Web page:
Let's face it, how we approach search engine optimization (SEO) today differs from how it was done ten years ago. One key reason is that search engine algorithms have been refined to better serve user needs.
While many algorithm updates are subtle and largely invisible to users, at least once a year, Google rolls out a major one that drastically changes how sites are indexed and shown in search engine results pages (SERPs). These critical Google updates are usually disclosed before their release to give website owners time to adapt.
In this article, we'll go over the history of search and how it has changed with each major update to Google's algorithm.
Although Google's history predates 2011, the Panda update in 2011 marked the beginning of the modern era of search engine optimization. With this update, Google aimed to penalize sites solely focused on search engine rankings.
Panda was released to help Google fulfill its promise to provide users with high-quality results. This update included a new ranking signal that punished keyword stuffing and content farms. By weeding out thin, spammy, and otherwise low-quality content from the top search results, it helped improve search results overall.
The Penguin update aimed to penalize spammy websites and those who employed unethical link-building strategies. It examined the origin of a website's backlinks to determine if they were organic or had been purchased to artificially boost a site's ranking because people used to pay for links as a quick way to move up in search results. This update effectively ended this practice by removing the value of links obtained by low-effort strategies like link farms and private blog networks.
The Google Hummingbird algorithm update had a substantial impact on how the search engine functioned. Because of this change, Google can better comprehend search intent. It helped the search engine correctly interpret the context of user searches and website data, leading to improved results.
Since this Google update was expected to drastically alter search engine rankings, the industry used the term "Mobilegeddon" to describe it. In 2015, mobile devices accounted for more than half of all Google search inquiries, so it makes sense that this change was made. With this update, Google prioritized mobile-friendly sites in its mobile search rankings.
With the Possum update, local search results improved a lot. Before this update, it was complicated for businesses to rank for keywords related to a specific location if they were based on the outskirts of that city. This update addressed these types of challenges. Furthermore, it raised the significance of the searcher's physical location and the sensitivity to differences in local terms.
The Medic update appeared to greatly impact medical websites and other sites where people could make decisions that could change their lives, like finance, law, and education. Google has implied that the update included the E.A.T. (expertise, authority, trust) signals detailed in the Quality Rater Guidelines, although this has not yet been confirmed.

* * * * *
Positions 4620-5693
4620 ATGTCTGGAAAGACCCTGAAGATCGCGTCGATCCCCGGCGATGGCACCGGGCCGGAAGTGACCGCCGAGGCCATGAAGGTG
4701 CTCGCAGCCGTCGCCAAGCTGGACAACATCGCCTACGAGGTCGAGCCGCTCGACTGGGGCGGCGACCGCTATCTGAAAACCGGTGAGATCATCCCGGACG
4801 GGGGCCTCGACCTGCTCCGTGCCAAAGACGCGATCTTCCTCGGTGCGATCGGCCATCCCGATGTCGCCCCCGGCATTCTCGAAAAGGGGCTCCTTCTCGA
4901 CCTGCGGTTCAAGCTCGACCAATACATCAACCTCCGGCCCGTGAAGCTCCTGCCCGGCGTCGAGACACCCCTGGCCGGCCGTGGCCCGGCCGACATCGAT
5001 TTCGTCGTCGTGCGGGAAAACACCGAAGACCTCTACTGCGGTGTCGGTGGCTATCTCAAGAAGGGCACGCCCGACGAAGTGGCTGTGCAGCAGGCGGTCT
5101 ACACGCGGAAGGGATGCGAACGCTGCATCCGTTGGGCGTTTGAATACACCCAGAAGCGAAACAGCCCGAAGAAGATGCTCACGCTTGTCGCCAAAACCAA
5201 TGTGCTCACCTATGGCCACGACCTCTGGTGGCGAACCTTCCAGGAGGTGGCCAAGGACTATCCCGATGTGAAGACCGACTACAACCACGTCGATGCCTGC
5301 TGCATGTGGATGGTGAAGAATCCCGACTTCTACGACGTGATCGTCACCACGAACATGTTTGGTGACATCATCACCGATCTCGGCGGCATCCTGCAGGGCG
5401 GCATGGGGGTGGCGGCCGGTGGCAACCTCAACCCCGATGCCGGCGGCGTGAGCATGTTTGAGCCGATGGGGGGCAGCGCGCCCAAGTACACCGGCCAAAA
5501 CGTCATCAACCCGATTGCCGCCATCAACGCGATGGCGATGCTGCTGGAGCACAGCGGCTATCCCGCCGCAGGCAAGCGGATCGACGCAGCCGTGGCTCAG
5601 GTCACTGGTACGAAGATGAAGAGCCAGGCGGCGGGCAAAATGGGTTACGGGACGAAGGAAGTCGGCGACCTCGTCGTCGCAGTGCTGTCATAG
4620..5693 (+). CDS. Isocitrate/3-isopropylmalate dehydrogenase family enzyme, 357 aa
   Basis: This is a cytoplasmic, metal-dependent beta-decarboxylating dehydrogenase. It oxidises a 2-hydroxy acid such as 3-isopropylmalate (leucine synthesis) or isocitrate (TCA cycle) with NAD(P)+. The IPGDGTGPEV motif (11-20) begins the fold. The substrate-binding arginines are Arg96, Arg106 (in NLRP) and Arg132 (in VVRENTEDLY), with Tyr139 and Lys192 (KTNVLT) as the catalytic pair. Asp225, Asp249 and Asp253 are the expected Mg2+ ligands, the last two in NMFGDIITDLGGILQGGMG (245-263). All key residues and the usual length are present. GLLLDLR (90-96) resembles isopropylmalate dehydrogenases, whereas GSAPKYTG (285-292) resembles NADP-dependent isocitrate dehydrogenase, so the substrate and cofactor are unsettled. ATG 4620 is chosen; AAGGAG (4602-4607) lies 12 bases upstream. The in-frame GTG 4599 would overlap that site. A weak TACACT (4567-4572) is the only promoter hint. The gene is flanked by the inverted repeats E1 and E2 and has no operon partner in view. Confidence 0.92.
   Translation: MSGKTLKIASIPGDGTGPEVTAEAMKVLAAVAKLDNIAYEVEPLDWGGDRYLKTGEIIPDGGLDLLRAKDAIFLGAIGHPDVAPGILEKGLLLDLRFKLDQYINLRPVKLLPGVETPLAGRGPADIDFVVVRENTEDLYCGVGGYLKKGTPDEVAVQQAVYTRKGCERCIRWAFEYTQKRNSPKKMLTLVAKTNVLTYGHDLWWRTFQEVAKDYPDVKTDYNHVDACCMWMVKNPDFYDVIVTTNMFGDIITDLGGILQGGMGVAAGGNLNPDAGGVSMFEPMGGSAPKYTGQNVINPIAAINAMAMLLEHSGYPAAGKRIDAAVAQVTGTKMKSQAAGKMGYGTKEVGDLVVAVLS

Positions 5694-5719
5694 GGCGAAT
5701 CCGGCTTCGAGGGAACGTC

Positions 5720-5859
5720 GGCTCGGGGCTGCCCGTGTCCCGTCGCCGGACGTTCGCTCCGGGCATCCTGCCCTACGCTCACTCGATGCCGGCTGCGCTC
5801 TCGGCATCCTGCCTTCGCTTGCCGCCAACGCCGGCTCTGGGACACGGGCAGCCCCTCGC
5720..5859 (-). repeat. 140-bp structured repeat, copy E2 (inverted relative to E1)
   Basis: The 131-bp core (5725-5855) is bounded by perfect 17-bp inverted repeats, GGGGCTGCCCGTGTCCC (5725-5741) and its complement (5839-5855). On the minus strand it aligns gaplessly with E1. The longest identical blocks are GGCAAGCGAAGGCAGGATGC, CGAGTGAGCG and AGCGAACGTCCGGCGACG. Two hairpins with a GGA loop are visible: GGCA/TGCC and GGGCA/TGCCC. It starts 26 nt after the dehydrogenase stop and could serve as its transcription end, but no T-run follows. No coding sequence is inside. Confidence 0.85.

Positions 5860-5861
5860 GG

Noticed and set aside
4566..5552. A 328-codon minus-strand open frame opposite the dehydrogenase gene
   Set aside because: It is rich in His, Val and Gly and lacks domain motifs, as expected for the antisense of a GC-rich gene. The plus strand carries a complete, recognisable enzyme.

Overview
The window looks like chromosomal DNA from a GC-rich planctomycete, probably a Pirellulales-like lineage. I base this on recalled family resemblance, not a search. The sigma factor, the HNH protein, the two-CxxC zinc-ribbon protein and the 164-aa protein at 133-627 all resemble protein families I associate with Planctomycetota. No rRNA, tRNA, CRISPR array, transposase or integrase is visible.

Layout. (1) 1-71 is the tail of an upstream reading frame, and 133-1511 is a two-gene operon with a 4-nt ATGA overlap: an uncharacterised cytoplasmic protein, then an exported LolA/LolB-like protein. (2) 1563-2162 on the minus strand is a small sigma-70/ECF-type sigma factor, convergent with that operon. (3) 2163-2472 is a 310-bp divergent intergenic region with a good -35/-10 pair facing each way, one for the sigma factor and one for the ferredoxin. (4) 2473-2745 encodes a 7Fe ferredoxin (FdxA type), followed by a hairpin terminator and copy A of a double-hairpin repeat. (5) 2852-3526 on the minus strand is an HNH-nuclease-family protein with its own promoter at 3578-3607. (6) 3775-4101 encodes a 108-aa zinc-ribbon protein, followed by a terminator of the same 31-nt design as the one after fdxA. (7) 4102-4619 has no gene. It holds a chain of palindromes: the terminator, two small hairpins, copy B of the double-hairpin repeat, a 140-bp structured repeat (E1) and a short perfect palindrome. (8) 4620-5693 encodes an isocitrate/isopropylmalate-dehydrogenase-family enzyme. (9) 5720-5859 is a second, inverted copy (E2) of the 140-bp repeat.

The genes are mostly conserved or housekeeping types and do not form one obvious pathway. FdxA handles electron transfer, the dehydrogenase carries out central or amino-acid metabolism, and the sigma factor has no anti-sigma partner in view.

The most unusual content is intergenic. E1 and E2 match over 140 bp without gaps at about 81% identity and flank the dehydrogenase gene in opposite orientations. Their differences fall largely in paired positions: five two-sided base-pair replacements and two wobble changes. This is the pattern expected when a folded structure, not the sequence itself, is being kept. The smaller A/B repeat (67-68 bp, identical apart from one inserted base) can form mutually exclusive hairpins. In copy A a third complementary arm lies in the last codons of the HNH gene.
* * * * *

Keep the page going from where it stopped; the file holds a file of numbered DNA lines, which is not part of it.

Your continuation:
With this update, Google can better analyze search queries, analyze text, and recognize entities and their relationships using natural language processing technologies. It is the pinnacle of Google's efforts to shift away from relying just on keywords to improve search results and query processing.
Featured Snippets (2020)
As part of this update, duplicate URLs on SERPs that were also shown as featured snippets were removed. Google decided that featured snippets should be counted as part of the top ten links shown in SERPs. Because of this, if your website had been awarded the featured snippet for a particular query and was simultaneously ranking in the second position with one of the regular blue links, your URL would be deleted from the second listing.
Page Experience Update (2021)
The Page Experience update, which rolled out gradually through 2021, offers a new ranking signal that accounts for metrics evaluating the actual user experience regarding loading speed, interaction, and visual stability. For website owners, this means that Google will consider their overall page experience more thoroughly.
It's clear that Google has made great strides forward since the 2010s. During the first part of the decade, its most significant updates targeted eliminating spammy results and penalizing sites that tried to game the system. Over time, however, algorithm updates have expanded the relevance of search results to the specific needs of desktop, mobile, and local users.
If you're struggling to make sense of Google updates and navigate through the best digital marketing practices and SEO, Connection Model can help. Contact us today.
Written By: David Carpenter